Ever skincare ingredient used in a product has a purpose and the latest ones are being used to target “digital aging.” This is when skin damage is caused by a high energy visible light (known as blue light) from our phones and computer screens. This blue light is penetrating deep into the skin, making the skin age faster.
For your at-home daily skin routine, you should be using certain skincare ingredients to prevent this blue light damage caused by your phone. In this post, I’ll discuss the effects of blue light on the skin and share skincare ingredients to use that can make a big difference.
What is blue light?
Blue light, a high-energy visible light (HEV), refers to light wavelengths between 390 and 500 nm that get emitted from phones, computer screens and LED lights. Blue light penetrates farther into the skin than both UVA and UVB sunlight and uses a higher level of energy than IR (infrared) light. This may result in even more damage to the skin—despite never even feeling a thing. (Yikes!)
Blue light irradiation negatively affects all skin layers.
It impacts the skin in the following ways:
- induce oxidative stress, via both reactive oxygen species (ROS) and reactive nitrogen species (RNS) leading to damaged proteins and lipids. Blue light does not seem to create reactive carbonyl species (RCS).
- contribute to photo-aging and glycation of the skin
- weaken the epidermal barrier and delays barrier recovery
- disrupt melanocyte activity, leading to uneven and excessive pigmentation
(To make matters worse, blue light is also known to disrupt sleep cycles and cause premature aging of the eyes.)
The best skincare ingredients to prevent blue light damage from your phone are antioxidants.
To lessen the damage caused by blue light, you’ll want to use skincare ingredients in your products that use both direct and indirect antioxidants. What are antioxidants? They are members of a complicated biological system that defend the body against increased production of free radicals caused from blue light as well as from the air we breathe (oxygen), cigarette smoke, UV sunlight, stress, and smog.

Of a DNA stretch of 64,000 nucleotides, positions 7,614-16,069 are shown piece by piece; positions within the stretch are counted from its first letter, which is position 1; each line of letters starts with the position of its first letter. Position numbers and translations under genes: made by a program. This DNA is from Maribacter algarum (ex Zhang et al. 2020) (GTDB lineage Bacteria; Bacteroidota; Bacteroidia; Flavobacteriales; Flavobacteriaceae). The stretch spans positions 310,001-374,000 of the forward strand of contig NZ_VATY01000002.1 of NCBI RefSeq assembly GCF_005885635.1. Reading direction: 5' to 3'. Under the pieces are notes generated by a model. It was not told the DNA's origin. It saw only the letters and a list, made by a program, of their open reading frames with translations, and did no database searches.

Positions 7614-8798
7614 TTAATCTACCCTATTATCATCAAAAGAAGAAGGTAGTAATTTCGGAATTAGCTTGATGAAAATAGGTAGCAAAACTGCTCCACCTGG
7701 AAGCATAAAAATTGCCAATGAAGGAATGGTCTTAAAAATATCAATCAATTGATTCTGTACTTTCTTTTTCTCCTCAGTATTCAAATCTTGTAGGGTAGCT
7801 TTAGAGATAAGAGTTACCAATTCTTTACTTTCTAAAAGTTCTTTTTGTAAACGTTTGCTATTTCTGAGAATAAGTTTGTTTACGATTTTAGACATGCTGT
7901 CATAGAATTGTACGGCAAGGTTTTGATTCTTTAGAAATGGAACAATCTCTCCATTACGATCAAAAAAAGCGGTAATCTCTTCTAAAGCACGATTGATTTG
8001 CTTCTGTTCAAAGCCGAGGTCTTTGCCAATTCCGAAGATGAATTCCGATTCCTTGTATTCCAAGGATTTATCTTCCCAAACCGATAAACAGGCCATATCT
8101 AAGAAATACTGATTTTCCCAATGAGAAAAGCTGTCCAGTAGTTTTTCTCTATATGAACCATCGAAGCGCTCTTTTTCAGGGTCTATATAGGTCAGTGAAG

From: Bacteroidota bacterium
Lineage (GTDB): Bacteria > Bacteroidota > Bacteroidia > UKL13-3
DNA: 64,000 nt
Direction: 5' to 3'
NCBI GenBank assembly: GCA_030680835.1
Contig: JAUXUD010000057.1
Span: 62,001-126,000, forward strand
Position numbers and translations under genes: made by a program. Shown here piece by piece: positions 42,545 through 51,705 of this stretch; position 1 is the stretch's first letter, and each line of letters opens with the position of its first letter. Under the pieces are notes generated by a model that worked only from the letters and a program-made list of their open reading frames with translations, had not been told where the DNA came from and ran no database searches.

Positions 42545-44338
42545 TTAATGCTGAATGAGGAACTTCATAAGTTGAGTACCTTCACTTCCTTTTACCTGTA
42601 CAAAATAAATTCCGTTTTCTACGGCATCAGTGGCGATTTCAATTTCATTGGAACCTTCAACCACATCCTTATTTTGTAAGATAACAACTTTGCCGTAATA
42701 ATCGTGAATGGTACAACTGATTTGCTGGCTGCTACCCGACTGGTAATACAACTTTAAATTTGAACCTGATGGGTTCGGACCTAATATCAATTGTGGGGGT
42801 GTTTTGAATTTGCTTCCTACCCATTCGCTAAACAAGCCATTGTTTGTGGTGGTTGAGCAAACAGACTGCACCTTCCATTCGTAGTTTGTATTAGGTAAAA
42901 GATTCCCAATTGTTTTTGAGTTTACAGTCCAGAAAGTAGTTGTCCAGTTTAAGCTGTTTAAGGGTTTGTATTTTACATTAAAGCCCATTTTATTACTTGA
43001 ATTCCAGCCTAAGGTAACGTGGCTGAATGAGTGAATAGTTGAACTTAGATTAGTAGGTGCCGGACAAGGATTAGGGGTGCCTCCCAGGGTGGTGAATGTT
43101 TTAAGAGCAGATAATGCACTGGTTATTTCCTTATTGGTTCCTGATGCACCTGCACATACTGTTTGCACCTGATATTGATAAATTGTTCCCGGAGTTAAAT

Some of the best direct and indirect antioxidants to use in your skincare products include:
- gogi fruit
- noni fruit
- white tea
- green tea
- black tea
- elderberry fruit
- vitamin C (see the proof that it really improves the skin)
- vitamin E
- retinol (vitamin A)
- cranberry seed oil
- grape seed
- superoxide dismutase
- niacinamide (vitamin B3)
- coenzyme Q10
- raspberry seed oil
- sea buckthorn
It’s important to understand the complexity of our skin cell’s antioxidant protection needs. Using just one antioxidant simply cannot control the many forms of ROS and RNS given off from blue light. A variety of antioxidants are needed in your skincare products. These should complement each other’s actions to ensure that as many free radical families as possible are neutralized. This is essential for a comprehensive skincare strategy, especially one that is focused on preventing the signs of aging.
Antioxidants should be used both morning and night.
The main stressors that create free radical damage were always thought to be caused during daytime hours by sun and pollution. (This is why you’ve been using a vitamin C serum under your sunscreen in the morning.) Thanks to new research, we now realize that the skin’s natural antioxidant supply gets depleted during the day and needs to be replenished at night. Additionally, with the way many people are looking at their phone screens well into the wee hours, this means antioxidants should be included in a nighttime skin routine.
Shield your skin from blue light with a screen protector.
Consider getting a special filter to lay on the screen of your phone to filter out many of the blue light rays. I have one on my own phone. It’s an easy, low-cost way to prevent premature skin aging.
Wear liquid foundation makeup.
Not only does foundation (even if it doesn’t indicate it has sunscreen) provide protection from the sun but new research shows wearing makeup helps protect against blue light, too. This is from iron oxides used in most foundation makeups. Ingredients to look for are zinc oxide and titanium dioxide. If your skin is prone to clogged pores, see my list of the best liquid foundations.
Eat a diet rich in antioxidants.
The following foods will fuel your body from the inside out.
- sweet potatoes
- citrus fruits
In summary, technology is intended to make our lives easier, but it can have side effects on the skin. Mobile devices have brought us “tech neck” which are the horizontal folds across the neck from looking down at our phones. Laptop computers created “toasted skin syndrome” which is a burning reaction that results in discoloration of the skin from the heat of a computer resting on the thighs. Now, blue light is given off from tech devices, screens and LED lamps and is damaging the skin. With the right skincare ingredients, you can keep the damage under control. Hope you found this post helpful! If you want to learn more about caring for your skin, read 10 skincare rules I swear by.
Celebrity Esthetician & Skincare Expert
As an esthetician trained in cosmetic chemistry, Renée Rouleau has spent 30 years researching skin, educating her audience, and building an award-winning line of products. Trusted by celebrities, editors, bloggers, and skincare obsessives around the globe, her vast real-world knowledge and constant research are why Marie Claire calls her “the most passionate skin practitioner we know.”